UN Secretary-General Ban Ki-moon officially announced this week that he will seek re-election for a second term. He has since received endorsements from a number of the UN Security Council members as well as a number of General Assembly members, particularly those in Asia. This week, we speak to CIGI Distinguished Fellow and former UN Deputy Secretary-General Louise Fréchette, who says that a combination of tradition and accomplishments by Ban Ki-moon explains the support for his re-election for a second term.
CIGI: What do you think a second term for Ban Ki-Moon will mean for the UN as an organization?
Louise Fréchette: First and foremost, it will mean continuity. The arrival of a new Secretary-General is always a moment of disruption, in a sense, because it’s like the arrival of a new government that needs to find its way around and get familiar with mechanisms and bodies from inside the organization. There’s been a tradition in the history of the UN of two mandates so as to benefit from the knowledge and personal relationships with leaders established by a Secretary-General over the course of a first mandate. What the UN will not get out of Ban Ki-moon’s re-election is a sense of new beginnings. Because he has been a less visible Secretary-General – some argue less charismatic and less of a strong public character – people might have hoped for such a new beginning. But the arguments in favour of stability and continuity have trumped everything else. It takes a major crisis for the key members of the Security Council, or a significant proportion of member states, to rise up against a sitting Secretary-General. The dramatic thing would have been if he had been denied a second term.
CIGI: Ban Ki-moon has noted that UN reform is one of his priorities. Given your research on this topic, what progress has he made on the issues, and do you think a second term will give him the opportunity to fulfill those goals?
Fréchette: UN reform is a very broad term that refers to many types of changes and adjustments. With regards to the reform of the Security Council, his role is marginal. Improving the machinery of the UN is where the Secretary-General can exercise strong leadership. It is important to note, however, that while he can initiate many innovations and changes, on most reforms he needs the approval of the member states.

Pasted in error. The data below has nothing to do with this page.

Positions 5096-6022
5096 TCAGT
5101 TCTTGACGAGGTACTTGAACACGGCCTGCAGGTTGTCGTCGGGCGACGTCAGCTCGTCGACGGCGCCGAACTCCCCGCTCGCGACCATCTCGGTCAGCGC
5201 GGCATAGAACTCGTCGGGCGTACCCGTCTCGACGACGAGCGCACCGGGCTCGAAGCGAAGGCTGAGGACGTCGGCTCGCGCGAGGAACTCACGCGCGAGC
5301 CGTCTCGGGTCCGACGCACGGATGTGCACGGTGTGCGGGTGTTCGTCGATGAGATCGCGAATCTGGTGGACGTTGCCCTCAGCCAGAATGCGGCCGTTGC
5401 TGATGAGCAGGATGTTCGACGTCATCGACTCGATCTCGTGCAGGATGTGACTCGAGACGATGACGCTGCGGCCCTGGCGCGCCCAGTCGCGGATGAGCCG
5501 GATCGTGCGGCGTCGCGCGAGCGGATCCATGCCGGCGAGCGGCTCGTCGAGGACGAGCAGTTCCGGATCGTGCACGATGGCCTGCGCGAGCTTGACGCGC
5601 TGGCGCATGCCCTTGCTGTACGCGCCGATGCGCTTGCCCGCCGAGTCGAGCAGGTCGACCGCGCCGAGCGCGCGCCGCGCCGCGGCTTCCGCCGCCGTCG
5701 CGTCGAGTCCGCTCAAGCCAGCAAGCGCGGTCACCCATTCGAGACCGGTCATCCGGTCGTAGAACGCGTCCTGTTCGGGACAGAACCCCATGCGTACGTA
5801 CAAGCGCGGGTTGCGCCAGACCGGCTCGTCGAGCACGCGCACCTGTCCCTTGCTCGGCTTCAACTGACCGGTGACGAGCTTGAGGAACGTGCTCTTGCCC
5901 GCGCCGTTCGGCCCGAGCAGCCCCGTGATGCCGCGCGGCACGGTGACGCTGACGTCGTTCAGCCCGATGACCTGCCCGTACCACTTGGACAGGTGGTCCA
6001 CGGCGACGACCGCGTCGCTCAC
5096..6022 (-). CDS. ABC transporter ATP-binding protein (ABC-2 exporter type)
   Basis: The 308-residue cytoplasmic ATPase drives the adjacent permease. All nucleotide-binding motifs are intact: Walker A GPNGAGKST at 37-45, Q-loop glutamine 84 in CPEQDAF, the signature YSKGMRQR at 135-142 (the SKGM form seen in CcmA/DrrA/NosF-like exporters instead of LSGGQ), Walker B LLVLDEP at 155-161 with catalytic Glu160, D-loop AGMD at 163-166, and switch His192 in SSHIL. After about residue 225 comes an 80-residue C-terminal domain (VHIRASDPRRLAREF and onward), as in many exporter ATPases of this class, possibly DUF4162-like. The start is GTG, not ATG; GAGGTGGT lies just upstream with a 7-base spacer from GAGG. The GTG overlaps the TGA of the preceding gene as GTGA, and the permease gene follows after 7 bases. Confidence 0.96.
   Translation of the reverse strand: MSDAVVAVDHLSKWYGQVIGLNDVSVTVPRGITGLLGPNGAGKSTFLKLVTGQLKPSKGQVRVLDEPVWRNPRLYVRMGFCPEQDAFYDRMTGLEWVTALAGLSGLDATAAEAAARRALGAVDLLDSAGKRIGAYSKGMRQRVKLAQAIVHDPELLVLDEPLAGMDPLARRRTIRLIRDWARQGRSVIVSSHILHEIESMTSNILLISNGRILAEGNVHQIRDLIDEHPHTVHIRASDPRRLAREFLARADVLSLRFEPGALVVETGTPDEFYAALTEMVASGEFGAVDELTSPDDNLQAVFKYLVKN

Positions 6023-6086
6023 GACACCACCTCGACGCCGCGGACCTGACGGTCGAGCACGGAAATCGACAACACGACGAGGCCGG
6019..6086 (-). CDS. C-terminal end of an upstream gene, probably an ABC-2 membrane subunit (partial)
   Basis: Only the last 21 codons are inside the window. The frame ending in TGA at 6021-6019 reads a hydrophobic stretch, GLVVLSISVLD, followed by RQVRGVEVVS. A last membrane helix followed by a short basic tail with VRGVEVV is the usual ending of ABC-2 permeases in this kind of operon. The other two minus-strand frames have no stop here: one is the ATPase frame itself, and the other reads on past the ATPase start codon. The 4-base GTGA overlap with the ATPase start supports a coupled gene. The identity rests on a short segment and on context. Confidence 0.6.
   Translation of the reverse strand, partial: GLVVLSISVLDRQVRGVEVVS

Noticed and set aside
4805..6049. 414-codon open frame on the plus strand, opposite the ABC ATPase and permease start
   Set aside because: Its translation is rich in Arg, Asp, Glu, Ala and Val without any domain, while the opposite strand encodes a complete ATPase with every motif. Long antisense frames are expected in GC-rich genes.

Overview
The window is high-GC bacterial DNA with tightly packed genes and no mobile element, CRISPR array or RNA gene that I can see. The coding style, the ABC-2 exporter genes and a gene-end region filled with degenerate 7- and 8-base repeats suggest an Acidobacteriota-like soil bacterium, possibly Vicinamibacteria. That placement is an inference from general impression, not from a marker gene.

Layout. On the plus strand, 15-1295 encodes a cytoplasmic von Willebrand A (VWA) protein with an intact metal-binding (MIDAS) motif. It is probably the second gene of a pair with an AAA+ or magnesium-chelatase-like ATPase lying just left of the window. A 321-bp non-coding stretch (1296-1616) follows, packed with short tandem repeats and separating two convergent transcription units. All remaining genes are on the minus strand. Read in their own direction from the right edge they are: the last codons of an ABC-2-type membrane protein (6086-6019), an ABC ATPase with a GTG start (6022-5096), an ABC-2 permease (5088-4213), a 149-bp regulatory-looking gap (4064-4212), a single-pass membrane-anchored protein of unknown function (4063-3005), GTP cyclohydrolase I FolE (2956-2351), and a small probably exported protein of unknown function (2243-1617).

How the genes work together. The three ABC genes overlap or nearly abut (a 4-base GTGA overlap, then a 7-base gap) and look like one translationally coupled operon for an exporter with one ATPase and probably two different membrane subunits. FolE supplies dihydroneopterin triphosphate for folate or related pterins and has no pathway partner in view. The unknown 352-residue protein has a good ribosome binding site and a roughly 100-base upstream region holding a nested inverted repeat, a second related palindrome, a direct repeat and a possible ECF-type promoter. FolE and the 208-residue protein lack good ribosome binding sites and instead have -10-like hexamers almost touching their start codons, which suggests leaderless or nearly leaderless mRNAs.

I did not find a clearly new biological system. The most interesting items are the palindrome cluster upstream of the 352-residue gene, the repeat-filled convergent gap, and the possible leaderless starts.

Ban Ki-moon has been quite active on the administrative front, particularly in the area of peacekeeping where he reorganized the secretariat and put forward a series of proposals to improve the recruitment and deployment of civilian personnel. In his second mandate, he risks facing more constraint on the budget. The Obama administration, for example, is facing domestic pressure to reduce its contribution to the UN. The administration will try very hard to avoid a situation where the US is not in a position to pay its mandatory contributions in full. In exchange, I expect the US will want to see an overall reduction in the level of spending at the UN, which has increased significantly in the last decade, largely because of peace missions.
CIGI: Ban Ki-moon has a considerable amount of support behind his re-election, and does not face another candidate. While he has been criticized by some for not being an outspoken Secretary-General, what do you think this support means for the UN system?
Fréchette: Ban Ki-moon has not generated a lot of enthusiasm, in part because he has suffered from the comparison to his predecessor. There were questions at first as to whether he was well-suited for the job but over time he has earned the respect of UN member states. On the subject of human rights, for example, he has been very outspoken. He was quite forthright, for instance, in supporting the pro-democracy movement in Egypt early on. Moreover, he took the unprecedented decision to propose the use of force in Côte d’Ivoire and has been very firm on investigating the massacre in Sri Lanka, which was rejected and highly criticized by the Sri Lankan authorities.
Over the last year, people have seen a Secretary-General who has been more present and vocal. He must operate within a shifting balance of the international order. For example, in 1992 the Secretary- General had to worry about the US in what was described as a “unipolar” world. Today, Ban Ki-moon must work with a constellation of emerging countries that want to be heard, but seem unsure of what they want the UN to do. This is a challenging moment for the organization and for its Secretary-General.